Alastair Campbell 2001

Prior to being made Tony Blair's communications director Alastair Campbell was political editor at the Daily Mirror

Credit: Matthew Fearn/PA
Former Labour communications chief Alastair Campbell said today that his former employer the Daily Mirror paid private detectives to look into his affairs.

Speaking at the Leveson inquiry, Campbell, a former political editor at the Mirror, said that he had been briefed on invoices showing that the title had "paid a private investigator for looking at me, Peter Mandelson at certain points, and a member of my family".

He says in his written statement to the inquiry that the private investigator was Jonathan Rees, who has been shown to have carried out investigative work for both the Daily and Sunday Mirror and the News of the World.

"I do not know the stories he was pursuing, so cannot judge either whether a 'normal' journalist would have been unable properly to investigate, or whether a public interest defence could be mounted with regard to the inquiries being made," Campbell said.

Asked by the inquiry counsel whether he had any direct experience of phone hacking, Campbell confirmed that he had been contacted by the Metropolitan police's hacking investigation, Operation Weeting, to inform him that details about him and his partner had been found among the notes of private investigator Glenn Mulcaire.

He said he has also been contacted by officers from Operation Tuleta – the Met's computer hacking investigation, which made its first arrest last week – and briefed on computer hacking.

He told the court: "I am not remotely putting myself in the category of some of the people that have been here but yes, I have had experience of phone hacking and some of these other dubious practices."

Campbell also alleged that he had been threatened by senior journalists at News International after speaking out about the phone-hacking scandal.

In his witness statement, the former spin doctor described going on television in the wake of the Guardian's July 2009 hacking story and saying that the story "was not going away, that David Cameron should reconsider his appointment of Andy Coulson, and that what appeared to be emerging was evidence of systematic criminal activity on a near industrial basis at the News of the World".

He told the inquiry that following his TV appearances he received "a series of what can only be termed mildly threatening test and phone messages from senior journalists and executives and News International".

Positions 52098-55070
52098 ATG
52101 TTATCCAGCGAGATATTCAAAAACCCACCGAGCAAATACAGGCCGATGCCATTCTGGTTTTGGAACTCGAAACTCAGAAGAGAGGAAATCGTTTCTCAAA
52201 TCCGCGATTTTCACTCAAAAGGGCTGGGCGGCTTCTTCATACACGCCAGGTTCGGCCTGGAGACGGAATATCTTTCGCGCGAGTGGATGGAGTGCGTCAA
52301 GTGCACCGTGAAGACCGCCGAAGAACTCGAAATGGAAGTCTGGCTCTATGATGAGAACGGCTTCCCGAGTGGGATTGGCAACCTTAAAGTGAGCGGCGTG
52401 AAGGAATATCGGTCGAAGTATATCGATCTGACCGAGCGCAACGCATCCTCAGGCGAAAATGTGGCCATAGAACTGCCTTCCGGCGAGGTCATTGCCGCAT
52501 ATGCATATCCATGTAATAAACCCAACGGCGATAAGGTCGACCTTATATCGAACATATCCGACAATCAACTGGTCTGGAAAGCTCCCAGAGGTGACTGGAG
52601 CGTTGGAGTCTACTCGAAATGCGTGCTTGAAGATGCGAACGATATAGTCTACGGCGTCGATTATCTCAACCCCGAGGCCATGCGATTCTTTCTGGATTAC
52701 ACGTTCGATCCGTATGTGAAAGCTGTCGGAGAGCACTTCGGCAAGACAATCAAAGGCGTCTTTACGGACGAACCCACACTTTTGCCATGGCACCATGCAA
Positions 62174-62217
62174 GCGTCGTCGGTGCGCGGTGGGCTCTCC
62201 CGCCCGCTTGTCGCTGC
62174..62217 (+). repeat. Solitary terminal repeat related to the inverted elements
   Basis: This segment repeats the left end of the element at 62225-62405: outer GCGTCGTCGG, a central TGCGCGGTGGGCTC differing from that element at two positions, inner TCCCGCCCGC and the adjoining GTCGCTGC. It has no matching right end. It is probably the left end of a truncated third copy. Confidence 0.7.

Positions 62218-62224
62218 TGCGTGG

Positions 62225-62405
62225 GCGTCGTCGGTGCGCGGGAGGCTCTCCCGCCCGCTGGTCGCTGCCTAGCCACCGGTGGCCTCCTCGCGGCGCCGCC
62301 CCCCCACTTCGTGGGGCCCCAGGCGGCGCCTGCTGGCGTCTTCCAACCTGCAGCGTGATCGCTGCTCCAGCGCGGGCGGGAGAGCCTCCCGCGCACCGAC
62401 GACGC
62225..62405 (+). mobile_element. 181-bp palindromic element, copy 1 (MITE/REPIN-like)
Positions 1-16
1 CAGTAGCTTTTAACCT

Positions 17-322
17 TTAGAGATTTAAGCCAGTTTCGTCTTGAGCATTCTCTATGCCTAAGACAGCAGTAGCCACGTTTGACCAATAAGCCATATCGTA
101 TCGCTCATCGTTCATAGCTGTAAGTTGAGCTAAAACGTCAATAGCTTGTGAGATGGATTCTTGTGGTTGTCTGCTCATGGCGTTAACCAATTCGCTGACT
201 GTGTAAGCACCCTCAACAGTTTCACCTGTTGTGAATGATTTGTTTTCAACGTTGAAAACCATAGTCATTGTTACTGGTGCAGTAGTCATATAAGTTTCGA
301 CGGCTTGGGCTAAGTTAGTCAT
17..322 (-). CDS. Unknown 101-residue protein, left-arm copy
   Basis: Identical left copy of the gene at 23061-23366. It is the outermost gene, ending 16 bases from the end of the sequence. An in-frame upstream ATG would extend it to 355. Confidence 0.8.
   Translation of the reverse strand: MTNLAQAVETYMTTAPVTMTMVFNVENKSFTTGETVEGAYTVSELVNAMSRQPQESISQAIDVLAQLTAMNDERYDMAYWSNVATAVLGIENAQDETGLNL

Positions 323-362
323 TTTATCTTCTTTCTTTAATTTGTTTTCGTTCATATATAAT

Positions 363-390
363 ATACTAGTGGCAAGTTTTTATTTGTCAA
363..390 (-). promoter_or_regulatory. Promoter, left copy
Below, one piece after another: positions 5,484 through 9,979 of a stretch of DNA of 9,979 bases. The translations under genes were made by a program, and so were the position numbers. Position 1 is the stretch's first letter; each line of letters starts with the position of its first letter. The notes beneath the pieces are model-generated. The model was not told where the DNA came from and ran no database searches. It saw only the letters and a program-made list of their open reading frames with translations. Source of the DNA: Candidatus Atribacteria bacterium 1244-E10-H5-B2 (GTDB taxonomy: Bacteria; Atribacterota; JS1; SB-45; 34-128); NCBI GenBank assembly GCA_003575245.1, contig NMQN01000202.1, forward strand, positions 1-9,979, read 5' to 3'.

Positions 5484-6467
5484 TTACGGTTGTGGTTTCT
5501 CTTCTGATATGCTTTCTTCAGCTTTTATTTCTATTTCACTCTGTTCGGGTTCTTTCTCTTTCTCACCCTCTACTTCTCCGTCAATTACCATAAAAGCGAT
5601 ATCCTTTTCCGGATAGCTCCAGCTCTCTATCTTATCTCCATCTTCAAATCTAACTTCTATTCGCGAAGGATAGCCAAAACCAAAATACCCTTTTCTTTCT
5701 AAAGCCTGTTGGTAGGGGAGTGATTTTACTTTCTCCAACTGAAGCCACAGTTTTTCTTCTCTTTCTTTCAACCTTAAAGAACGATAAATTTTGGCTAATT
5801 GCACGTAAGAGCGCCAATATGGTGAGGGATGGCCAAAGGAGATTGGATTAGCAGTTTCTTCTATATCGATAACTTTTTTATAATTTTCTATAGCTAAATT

Campbell added that the Labour MP Tom Watson, who has played a significant part in the political investigation into phone hacking in recent years, was "on the receiving end of a similar and more robust approach".

Campbell, himself a former tabloid journalist who was political editor of the Daily Mirror in the 1980s, said it was "possible to see a similar if more muted approach" in the coverage of the inquiry, which he accused of "questioning the judge and the panel" and forming the "beginnings of what is likely to become a sustained campaign to undermine it unless it comes up with conclusions that the press finds palatable".

Following yesterday's evidence from former News of the World deputy features editor Paul McMullan, who said it was "blatant and obvious" that editors at the tabloid knew about phone hacking, Campbell added to the speculation over Andy Coulson's denial that he was aware of the practice during his time there.

Coulson, who was editor from 2002 to 2006 and went on to become David Cameron's director of communications, has consistently denied any knowledge of phone hacking.

But Campbell said that the amount of money being paid to private investigators cast doubt on Coulson's denial.

"When the whole Andy Coulson thing was at its height ... they wouldn't necessarily know everything that everyone did in the pursuit of a story but they would certainly know that more and more money was being spent on private investigators.

"Now would they not stop and ask why are we spending all this money on PIs?

"Probably not, because they knew."

Campbell also challenged the editor of the Daily Mail, Paul Dacre, on his assertion before a House of Lords select committee that the Mail titles have never obtained a story through phone hacking.

Referring to the 2006 Operation What price privacy now? report, which showed that the Daily Mail had made more requests to investigator Steve Whittamore than any other title, Campbell said Dacre "ought to be able to answer for every single transaction".

"If he can't do that then he can't substantiate that statement to a House of Lords committee."

A draft of Campbell's written statement was leaked online on Sunday by the blogger Paul Staines, who publishes political blog Order-Order under the pseudonym Guido Fawkes.

Fawkes removed the document on Tuesday after being issued with a section 19 order under the inquiries act 2005, and has been summoned to appear before the inquiry tomorrow to explain the leak.

Trinity Mirror, publisher of the Daily and Sunday Mirror, declined to comment on Campbell's testimony.

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